And while I wouldn't say Hudgens is giving a tour de force performance, her distinction between the two characters is always entirely clear, to the point that I imagined Vanessa Hudgens the baker as the lead and the duchess character as being played by somebody entirely different. Though that might be due to the fact that, as a wish fulfillment fantasy, the movie couldn't give half a f**k about how the duchess is liking her normal life, and spends about two and a half seconds with her every other scene. Probing character study this is not.
Plus, while it's not as relentlessly mockable as some of these other Netflix titles, there's still plenty of cheerily dumb gems lying around to be picked up and dusted off. Like the fact that "getting the coats" and "doing the dishes" are treated as two tasks that take the exact same amount of time. Or that the fictional land of Belgravia consists of one castle, one orphanage (complete with mistletoe for some despicable reason), one arts and crafts Christmas fair, and a huge corporate TV studio. Or the prince having a "meeting with Spain." Or the fact that they literally sit down to watch A Christmas Prince on Netflix at one point (scrolling right past A Christmas Inheritance, which is clearly madness). OK, maybe I love this movie.
Director: Donald Petrie
Cast: Hayden Christensen, Emma Roberts, Andrea Martin
Run Time: 1 hour 42 minutes
MPAA Rating: R (I don't understand it either)
Two hot young things fall in love despite their families being the owners of rival pizza places.
While Little Italy clearly is a branch of the cheesy (pun absolutely intended) family of Hallmark and Netflix original rom-coms, there is one thing I did not expect it to be, and the only thing about it that's unpredictable in any respect: It's also a rip-off of My Big Fat Greek Wedding. There are a lot of clues. For one thing, it's about how a big loud ethnic family can interfere with a modern love life. For another, they literally cast Andrea Martin, whose race is a mystery to Hollywood (she's Armenian by the way) and has played family members from all across the Mediterranean.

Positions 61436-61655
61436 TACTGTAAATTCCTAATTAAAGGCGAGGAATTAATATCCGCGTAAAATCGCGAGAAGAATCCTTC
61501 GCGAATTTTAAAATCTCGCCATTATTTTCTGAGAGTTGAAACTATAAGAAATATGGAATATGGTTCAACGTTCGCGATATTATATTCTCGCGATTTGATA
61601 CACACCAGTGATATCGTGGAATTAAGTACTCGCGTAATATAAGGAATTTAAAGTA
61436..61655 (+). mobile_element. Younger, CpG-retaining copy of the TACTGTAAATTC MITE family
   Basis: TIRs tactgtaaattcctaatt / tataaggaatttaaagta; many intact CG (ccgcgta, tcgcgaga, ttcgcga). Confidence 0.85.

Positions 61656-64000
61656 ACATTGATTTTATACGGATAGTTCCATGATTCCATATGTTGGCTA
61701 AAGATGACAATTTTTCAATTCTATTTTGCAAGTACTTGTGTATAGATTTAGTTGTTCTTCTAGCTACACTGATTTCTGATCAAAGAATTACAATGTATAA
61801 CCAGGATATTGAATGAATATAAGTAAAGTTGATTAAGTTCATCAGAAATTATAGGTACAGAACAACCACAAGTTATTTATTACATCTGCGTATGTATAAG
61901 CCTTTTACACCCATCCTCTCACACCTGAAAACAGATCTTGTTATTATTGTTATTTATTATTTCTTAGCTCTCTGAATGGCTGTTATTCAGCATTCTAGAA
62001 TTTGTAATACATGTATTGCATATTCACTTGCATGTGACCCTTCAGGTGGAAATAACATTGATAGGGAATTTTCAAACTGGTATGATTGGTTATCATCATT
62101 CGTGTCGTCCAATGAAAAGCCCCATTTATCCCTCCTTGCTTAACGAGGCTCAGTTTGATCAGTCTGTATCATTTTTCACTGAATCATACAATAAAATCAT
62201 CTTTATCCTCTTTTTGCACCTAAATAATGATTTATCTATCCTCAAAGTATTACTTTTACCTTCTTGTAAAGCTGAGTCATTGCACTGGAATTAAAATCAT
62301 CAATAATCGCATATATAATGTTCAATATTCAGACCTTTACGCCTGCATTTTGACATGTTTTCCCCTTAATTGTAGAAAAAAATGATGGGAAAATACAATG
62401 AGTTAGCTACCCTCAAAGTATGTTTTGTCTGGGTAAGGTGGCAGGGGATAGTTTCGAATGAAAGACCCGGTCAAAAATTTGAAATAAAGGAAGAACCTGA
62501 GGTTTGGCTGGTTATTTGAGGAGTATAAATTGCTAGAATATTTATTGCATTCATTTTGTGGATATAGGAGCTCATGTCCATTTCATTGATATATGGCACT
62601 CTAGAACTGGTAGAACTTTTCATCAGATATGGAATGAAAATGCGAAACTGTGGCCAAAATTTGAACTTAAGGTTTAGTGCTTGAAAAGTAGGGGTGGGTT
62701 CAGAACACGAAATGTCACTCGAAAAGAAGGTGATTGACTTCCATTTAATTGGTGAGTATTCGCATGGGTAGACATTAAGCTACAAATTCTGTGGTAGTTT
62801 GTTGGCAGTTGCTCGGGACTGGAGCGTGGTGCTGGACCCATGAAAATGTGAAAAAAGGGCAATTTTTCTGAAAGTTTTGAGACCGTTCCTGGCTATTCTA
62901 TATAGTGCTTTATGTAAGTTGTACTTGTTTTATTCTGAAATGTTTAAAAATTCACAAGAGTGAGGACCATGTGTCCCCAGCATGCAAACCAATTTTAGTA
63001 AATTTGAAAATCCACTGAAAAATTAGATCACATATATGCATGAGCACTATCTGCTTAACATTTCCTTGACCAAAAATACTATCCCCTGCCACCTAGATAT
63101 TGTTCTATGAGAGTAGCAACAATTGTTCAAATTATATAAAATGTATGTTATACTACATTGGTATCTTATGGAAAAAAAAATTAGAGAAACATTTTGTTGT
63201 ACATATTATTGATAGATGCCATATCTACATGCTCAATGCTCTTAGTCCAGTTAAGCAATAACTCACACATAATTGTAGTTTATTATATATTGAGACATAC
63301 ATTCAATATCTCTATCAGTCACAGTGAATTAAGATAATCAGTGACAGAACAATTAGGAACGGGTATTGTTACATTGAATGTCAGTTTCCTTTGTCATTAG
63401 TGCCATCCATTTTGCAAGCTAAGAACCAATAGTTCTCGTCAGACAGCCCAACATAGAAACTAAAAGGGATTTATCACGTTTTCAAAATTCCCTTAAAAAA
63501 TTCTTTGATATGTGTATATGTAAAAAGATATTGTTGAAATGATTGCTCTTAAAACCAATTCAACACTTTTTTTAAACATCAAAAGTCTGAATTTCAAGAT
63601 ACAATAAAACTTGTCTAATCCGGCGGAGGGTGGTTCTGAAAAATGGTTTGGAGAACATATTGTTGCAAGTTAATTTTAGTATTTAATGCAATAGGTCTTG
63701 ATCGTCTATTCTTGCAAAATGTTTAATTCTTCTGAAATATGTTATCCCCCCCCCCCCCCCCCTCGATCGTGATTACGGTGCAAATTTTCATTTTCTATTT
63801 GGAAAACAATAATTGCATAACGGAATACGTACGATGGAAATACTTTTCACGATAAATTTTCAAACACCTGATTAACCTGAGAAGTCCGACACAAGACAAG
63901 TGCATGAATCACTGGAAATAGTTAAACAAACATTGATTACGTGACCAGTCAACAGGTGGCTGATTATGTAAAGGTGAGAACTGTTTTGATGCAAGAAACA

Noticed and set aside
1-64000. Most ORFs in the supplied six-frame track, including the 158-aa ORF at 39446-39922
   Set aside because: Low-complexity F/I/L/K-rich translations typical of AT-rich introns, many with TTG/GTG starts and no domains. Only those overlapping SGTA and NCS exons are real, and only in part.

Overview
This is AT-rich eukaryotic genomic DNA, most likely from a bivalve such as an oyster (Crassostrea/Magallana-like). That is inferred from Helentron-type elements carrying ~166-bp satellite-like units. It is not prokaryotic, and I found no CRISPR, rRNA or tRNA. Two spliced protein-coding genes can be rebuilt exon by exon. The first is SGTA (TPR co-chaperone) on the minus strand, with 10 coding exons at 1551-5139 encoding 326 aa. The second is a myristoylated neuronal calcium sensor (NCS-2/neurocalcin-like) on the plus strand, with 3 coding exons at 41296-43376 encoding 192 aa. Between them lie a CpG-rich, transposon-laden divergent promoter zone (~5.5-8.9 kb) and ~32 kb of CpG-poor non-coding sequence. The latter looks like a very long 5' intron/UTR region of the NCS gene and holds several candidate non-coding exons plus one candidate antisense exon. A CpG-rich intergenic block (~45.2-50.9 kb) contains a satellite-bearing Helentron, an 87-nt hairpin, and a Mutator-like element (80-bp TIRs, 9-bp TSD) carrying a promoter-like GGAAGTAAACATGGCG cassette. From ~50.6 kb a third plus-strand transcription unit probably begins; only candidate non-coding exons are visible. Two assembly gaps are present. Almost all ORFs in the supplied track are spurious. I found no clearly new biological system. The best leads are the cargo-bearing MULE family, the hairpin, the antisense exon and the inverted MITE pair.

Like The Princess Switch, Little Italy has its share of fun dumb moments (I've even got myself a Champion Dialogue: "Best friends gotta eat, right?") that are delightful to rib. But unlike the former, this movie also has a grab bag of jokes that are offensive to just about every minority group on the planet, including Italians. There are two Indian side characters, which would normally be a sign of increasing diversity in a film, but they can not stop making jokes about curry powder, Jai Ho, and magic carpet rides (Aladdin was Arabian, first of all. Second of all, please stop.) At least those two aren't paired off in the end as the display of heteronormative race-matched pair-bonding that these types of comedies can't resist. Tragically, the same can't be said about the film's only gay character (a man who inappropriately gropes his straight friend), who instantly falls in love with the only other Gay in the room, a man who has swished onscreen only about thirty seconds before.
At least the central couple is racially diverse, because while Hayden Christensen is attempting his best, broadest Brooklyn Italian accent (strange, because this film is specifically set in Toronto), Emma Roberts attempts nothing at all. She doesn't even manage to convince us that she's capable of eating pizza, let alone having chemistry with Anakin Skywalker. It's a lazy, slapdash couple for a lazy, slapdash movie (it literally opens and closes with a "nunya" joke) and the only reason it exists is that the director also made Mystic Pizza, so he's got himself a Roberts family connection and people were like "sure, he did it once, we're Hollywood and we love doing things all over again!"
It's all a boring, unpleasant slog that is only redeemed by Andrea Martin who is of course terrific anywhere you put her, and Geri Hall in a one-scene role as a cop who has the hots for Christensen. It's the oldest, creakiest character archetype in the book, and it's definitely a bit more Me Too-y than the producers were probably hoping for, but Hall has an actual sense of comic timing and she manages to squeeze a lot of charisma out of a few lines. So at least there's something? But I'm sure one can find that scene on YouTube, and there's no use digging it out of a 102 minute movie whose single selling point on the DVD cover is that is features the hit Shawn Mendes song "There's Nothing Holdin' Me Back."